Twin test: Range Rover Evoque Convertible v Mercedes C-Class Cabriolet

The only convertible SUV comes up against a premium four-seat rival 

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The Independent Online

Open-top SUVs aren’t exactly common. Proper off-roaders often come with canvas hoods (think Wrangler, Jimny, Defender, DKW Munga, Tarpan Honker and so forth) – but if you’re after a full-on Chelsea tractor in which to toss your blonde mane at the world, your choice is limited to the Range Rover Evoque Convertible.

So what do we compare it to, then? Certainly not a Wrangler or Jimny.

In the absence of another ragtop sport-ute, here’s the Mercedes C-Class Cabriolet. Even less likely to be seen off-road than the Range Rover, but just as likely to be seen carrying four beautiful people with shades by Sqandr and hair by Cosmo at Salon Kopi Luwak.

The Merc is a C 220 d AMG Line auto and lists at £41,575. The Evoque, a 2.0 TD4 180 HSE Dynamic, pushes you to £47,500.

Both give you plenty of kit for your money – DAB, nav, climate, seat heaters and a rear-view camera are standard on both. The C-Class also has LEDs and Merc’s now-familiar Airscarf, while the Rangey tosses real leather into the mix.

It also tosses in a dash with a more substantial feel to it, though Merc’s is more modern and that’s how its design looks. You definitely want the Evoque if you want to carry adults in the back, though – in each car, you get a better deal up front than in the back, but only the Rangey is really suitable here for grown-ups at all.

The C-Class’ roof operates more quickly by a whole six seconds, however, and when open it’s the quieter vehicle to ride in at speed. Don’t think that because the Evoque is an SUV it’ll deliver some sort of practicality miracle, either – there are Minis with more boot space, whereas the Merc’s load space is Golf-sized – and augmented by split-fold rear seats, which the Evoque doesn’t offer.

What it can offer is a smoother ride at speed, though the C-Class improves here if you spend an extra £895 on air suspension. This also helps damp out the sensation of shimmying in its body when you hit a bump in the road, which the Evoque resists more effectively.

Being lighter, though, the C-Class accelerates much better – despite giving away a useful margin in the power stakes. Neither of the diesel engines tested here was particularly quiet, but Mercedes’ is more refined in general with less in the way of vibration.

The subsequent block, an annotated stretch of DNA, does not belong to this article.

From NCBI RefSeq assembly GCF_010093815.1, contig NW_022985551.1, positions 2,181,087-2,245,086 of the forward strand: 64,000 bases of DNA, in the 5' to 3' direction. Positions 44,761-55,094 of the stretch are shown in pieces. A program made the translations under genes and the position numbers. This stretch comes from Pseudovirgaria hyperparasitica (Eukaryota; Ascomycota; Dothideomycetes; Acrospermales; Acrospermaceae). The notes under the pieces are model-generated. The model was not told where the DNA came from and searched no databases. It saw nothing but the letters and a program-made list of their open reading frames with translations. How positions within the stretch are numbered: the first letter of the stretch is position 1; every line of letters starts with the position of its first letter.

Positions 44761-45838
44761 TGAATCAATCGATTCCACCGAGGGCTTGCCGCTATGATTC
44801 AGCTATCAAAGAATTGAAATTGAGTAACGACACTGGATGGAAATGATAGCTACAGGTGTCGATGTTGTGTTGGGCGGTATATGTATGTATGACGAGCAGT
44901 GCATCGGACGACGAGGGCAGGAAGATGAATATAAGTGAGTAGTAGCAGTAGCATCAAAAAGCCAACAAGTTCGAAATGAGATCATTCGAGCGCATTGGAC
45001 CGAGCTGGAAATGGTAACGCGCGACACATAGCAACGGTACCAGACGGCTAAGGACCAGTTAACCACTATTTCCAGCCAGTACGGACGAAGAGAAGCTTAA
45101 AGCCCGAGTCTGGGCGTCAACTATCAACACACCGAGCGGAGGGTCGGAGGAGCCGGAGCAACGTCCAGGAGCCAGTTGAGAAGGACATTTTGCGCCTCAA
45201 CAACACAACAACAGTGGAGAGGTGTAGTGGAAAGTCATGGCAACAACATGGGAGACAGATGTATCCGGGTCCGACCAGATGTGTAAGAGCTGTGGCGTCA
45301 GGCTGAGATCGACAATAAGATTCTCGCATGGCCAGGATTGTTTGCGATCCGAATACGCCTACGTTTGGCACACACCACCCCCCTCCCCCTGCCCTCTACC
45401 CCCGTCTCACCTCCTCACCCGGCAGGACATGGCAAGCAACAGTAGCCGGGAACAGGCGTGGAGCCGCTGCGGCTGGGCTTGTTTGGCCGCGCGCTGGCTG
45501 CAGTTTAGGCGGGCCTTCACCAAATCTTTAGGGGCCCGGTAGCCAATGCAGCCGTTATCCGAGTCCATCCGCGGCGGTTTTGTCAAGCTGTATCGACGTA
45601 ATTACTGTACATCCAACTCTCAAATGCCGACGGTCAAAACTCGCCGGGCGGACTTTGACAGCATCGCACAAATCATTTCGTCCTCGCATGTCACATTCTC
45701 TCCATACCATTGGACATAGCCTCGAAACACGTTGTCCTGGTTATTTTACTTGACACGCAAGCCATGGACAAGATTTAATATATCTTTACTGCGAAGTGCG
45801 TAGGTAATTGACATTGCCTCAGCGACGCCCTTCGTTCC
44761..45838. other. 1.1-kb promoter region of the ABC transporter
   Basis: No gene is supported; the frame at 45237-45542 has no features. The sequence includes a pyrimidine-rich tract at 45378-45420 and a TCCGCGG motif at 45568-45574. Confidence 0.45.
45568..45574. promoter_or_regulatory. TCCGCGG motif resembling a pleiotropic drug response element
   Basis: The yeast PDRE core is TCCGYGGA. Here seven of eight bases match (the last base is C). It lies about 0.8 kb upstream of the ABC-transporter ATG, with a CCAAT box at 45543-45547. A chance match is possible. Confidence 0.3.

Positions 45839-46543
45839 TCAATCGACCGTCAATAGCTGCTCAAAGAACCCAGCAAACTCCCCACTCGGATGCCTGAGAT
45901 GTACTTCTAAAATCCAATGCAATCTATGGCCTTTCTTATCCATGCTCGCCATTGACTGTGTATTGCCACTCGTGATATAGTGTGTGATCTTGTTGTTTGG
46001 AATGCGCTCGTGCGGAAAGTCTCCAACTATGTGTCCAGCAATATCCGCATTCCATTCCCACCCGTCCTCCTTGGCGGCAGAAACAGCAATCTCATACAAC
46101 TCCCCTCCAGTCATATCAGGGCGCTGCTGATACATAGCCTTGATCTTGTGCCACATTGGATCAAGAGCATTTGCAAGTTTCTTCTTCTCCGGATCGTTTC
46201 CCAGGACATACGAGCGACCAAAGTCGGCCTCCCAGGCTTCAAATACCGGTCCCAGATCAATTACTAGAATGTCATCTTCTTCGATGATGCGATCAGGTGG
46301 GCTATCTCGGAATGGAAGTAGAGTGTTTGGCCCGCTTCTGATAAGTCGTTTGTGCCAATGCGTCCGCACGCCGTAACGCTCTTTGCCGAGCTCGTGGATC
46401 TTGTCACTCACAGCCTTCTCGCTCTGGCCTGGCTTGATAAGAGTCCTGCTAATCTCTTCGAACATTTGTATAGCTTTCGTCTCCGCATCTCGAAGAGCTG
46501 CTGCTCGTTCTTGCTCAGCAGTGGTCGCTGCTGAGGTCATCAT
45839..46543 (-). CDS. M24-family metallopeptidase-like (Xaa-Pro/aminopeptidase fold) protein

Not surprisingly, steering and handling are stronger suits for the C-Class too. Body control is better, turning the wheel has a more natural weight and it feels more settled around town, where the Evoque’s combination of height and stiff springing makes you feel as if your head is being thrown from side to side. The C-Class brakes with less tendency for its nose to duck down, too.

Over the piece, then, the Merc is the better car to drive. It’s also more practical overall – though the Evoque does have more cabin space.

The Evoque will hold its value better, too. But there’s so much of it that the C-Class is still the cheaper car to buy and run – whether that’s outright, on finance or as a company vehicle. If you like the Evoque for its image, we’d be fighting a losing battle telling you the C-Class is the better car – but it is, and it costs less to own. And the less you spend on your car, the more you have left to Sqandr on hair by Cosmo.

merc-conv.jpg
(Autocar)

Mercedes C-Class Cabriolet C 220 d AMG Line auto

Engine size 2.1-litre diesel

List price £41,575

Target Price £41,066

Power 168bhp @ 3000-4200rpm

Torque 295lb ft @ 1400-2800rpm

0-60mph 8.6sec

Top speed 145mph

Gov't fuel economy 61.4mpg

CO2 emissions 123g/km

evoque-conv.jpg
(Autocar)

 

Range Rover Evoque Convertible 2.0 TD4 180 HSE Dynamic

Engine size 2.0-litre diesel

List price £47,500

Target Price £47,500

Power 178bhp @ 4000rpm

Torque 317lb ft @ 1750rpm

0-60mph 10.9sec

Top speed 121mph

Gov't fuel economy 49.6mpg

CO2 emissions 149g/km

evoque-conv-test.jpg
(Autocar)

 

AUTOCAR

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